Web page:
What follows are the usual gameplay signs that accompany a Lego game. During the game’s chapters, Chase will have an objective marked on his HUD at all times. This objective is broken up depending on whether it takes place in the main world that is Lego City, or has you enter specific locations. For example, you may have to tail a criminal out in the streets, or solve some puzzles inside a building complex. Some of these objectives may even tie into one another, until finally a Chapter is completed and you’re awarded with the next set of objectives. Completing the main story is key in unlocking all of your character abilities, and will be especially vital if you’re looking to spend time hunting down those secret collectibles.
"The Wii U roots are obvious as some of the city backgrounds, while busy and flourishing with tons of characters and vehicles on-screen, can seem a bit muddy and lacking in color."
Some of these abilities include using your smart tablet to find hidden footprints, receive incoming calls from your support team, or use as a surveillance camera to eavesdrop or mark suspicious targets in first person. The tablet is a clear carry-over from the Wii U version and its use with the Gamepad but doesn’t quite detract from the transition to PS4. Your abilities are further expanded once you’ve acquired additional costumes. Again like in other Lego games, equipping different outfits will allow you to access certain areas or use character-specific abilities to progress and solve puzzles. Some of these abilities can be as simple as changing into a robber and using your crowbar for breaking into and entering marked locations with a crowbar icon.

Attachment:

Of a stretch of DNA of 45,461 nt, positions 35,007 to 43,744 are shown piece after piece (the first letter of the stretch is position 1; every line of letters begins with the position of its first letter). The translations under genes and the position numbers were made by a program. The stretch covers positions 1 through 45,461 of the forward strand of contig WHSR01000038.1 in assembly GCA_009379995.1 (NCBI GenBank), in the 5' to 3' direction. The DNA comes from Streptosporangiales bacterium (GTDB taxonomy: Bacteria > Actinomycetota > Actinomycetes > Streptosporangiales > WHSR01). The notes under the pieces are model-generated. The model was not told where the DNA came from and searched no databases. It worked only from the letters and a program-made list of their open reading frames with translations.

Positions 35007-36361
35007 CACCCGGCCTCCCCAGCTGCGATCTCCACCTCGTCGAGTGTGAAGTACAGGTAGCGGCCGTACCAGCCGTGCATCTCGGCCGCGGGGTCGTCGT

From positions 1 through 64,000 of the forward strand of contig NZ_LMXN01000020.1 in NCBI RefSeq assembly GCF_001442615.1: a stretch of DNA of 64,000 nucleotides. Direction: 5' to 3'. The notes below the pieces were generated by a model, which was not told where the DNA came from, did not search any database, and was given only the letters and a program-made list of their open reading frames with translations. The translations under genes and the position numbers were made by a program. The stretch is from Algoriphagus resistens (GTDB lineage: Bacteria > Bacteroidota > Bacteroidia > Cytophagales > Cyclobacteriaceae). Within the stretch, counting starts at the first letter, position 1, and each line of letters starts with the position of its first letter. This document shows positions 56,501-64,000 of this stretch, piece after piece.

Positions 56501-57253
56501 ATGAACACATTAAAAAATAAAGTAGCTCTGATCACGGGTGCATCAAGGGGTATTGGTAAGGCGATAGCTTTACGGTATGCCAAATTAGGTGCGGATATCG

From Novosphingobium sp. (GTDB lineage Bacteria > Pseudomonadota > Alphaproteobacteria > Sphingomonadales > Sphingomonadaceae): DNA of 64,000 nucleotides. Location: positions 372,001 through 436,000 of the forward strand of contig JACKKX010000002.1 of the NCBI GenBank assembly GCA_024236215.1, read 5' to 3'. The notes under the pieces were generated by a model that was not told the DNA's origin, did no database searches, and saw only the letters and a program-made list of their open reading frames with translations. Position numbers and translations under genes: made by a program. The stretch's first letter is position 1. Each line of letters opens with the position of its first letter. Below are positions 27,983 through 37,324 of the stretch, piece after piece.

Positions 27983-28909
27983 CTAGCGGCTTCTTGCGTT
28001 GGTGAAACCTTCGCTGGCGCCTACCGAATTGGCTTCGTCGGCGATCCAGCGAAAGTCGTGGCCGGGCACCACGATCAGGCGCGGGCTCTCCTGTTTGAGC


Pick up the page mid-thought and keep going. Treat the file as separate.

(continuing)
Because of the patented silliness that comes with its territory, you never have to think too much about how you’re moving from area to area, whether you’re hijacking a civilian’s ice cream truck for the greater good, or changing costumes on a whim in front of your police cohorts. The world of Lego City compliments your actions and genuinely feels amusing enough to explore when you’re not sticking to the beaten path. And with the newly added drop-in, drop-out local co-op, you won’t have to bear it alone. Because having two Chase McCain’s speeding a down a highway away from the Chinese mafia can have its own perks.